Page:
Pace yourself. Go at your own pace. If a certain exercise bothers you—your Lhermittes gets fired up, you get too hot, whatever—take a break. Your yoga instructor can likely suggest alternative positions that would work better for you. By the same token, if you feel you are not challenged enough, ask the instructor to show you a more difficult technique.
Home advice. For those on tight budgets, limited free time, or with transportation issues, you can practice yoga at home once you are comfortable with traditional yoga movements learned at your classes. We recommend getting a few lessons under your belt to ensure proper form. It also helps to have a yoga mat (we like this one and this one) and we’d advise a DVD or book to help you remember and perfect the positions and moves. One popular book is Yoga and Multiple Sclerosis, coauthored by Dr. Loren Martin Fishman and Eric Small. Small is a yoga teacher who has used the practice (specifically Iyengar yoga) to manage his disease.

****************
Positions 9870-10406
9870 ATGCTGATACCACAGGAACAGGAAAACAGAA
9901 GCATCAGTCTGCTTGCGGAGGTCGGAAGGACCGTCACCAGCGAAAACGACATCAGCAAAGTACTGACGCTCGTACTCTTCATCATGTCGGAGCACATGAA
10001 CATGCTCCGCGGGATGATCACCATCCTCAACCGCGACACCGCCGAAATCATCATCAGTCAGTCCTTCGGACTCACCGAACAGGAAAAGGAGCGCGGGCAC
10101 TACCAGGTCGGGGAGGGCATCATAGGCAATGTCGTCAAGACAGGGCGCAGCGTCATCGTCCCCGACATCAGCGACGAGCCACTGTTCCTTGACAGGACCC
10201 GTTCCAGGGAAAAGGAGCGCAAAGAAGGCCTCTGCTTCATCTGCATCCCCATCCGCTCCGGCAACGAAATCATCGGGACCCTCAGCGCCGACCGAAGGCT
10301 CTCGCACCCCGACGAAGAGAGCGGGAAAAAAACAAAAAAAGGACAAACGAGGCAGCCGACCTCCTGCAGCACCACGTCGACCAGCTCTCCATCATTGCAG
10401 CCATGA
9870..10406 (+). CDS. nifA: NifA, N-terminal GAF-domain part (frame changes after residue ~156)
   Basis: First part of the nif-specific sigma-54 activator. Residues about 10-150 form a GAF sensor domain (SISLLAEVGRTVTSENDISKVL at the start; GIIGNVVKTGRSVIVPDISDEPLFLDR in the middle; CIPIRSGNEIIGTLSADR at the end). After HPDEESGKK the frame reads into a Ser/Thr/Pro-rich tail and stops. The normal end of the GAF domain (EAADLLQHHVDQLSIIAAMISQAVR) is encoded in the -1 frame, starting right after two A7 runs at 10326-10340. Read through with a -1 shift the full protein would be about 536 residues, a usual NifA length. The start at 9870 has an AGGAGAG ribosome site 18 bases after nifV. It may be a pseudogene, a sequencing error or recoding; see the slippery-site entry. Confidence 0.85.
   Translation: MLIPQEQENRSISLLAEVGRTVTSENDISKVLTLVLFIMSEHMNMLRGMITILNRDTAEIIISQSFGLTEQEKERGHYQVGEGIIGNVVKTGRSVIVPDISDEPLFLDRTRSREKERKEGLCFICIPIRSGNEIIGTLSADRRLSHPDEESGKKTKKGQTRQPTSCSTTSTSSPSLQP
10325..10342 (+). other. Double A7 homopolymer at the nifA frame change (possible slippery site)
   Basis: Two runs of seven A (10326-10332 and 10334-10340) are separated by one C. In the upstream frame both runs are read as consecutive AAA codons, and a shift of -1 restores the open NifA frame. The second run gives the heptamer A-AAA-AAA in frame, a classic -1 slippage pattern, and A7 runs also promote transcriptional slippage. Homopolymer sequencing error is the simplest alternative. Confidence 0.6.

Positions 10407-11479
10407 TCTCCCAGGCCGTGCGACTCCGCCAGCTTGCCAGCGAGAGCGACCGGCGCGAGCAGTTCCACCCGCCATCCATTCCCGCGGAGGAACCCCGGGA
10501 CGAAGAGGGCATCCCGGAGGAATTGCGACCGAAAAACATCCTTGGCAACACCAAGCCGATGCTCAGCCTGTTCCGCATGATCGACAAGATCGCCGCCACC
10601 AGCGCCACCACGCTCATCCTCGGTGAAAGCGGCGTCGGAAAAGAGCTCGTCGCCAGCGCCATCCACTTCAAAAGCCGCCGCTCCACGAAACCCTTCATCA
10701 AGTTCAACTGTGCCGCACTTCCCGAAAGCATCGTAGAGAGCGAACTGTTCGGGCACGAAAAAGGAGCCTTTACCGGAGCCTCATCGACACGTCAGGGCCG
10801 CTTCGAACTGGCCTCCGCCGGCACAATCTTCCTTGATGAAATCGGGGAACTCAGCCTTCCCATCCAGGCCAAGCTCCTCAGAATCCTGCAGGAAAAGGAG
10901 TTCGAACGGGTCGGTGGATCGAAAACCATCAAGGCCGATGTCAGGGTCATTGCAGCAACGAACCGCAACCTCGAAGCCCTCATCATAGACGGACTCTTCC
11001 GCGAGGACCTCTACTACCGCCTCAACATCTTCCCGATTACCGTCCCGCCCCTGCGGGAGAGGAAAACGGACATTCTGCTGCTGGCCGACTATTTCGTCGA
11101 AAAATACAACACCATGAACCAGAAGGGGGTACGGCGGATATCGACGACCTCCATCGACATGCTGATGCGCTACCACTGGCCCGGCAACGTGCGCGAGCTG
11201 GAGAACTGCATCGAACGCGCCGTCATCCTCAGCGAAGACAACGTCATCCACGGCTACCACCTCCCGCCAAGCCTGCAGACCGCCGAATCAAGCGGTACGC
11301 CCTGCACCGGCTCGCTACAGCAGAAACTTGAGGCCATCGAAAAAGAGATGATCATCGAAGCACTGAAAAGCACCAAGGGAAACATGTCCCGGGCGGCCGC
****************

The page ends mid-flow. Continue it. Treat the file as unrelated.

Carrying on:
Since most yoga is slow, emphasizing proper positioning of the body along with a compatible breath, it’s an ideal exercise for those with multiple sclerosis, especially those who are particularly heat sensitive. Yoga has the potential to help in many common problem areas: balance, stress, gait, spasticity, strength … and confidence. You’d be hard pressed to find a better relaxing mind/body program. Repeat with me: Ommm…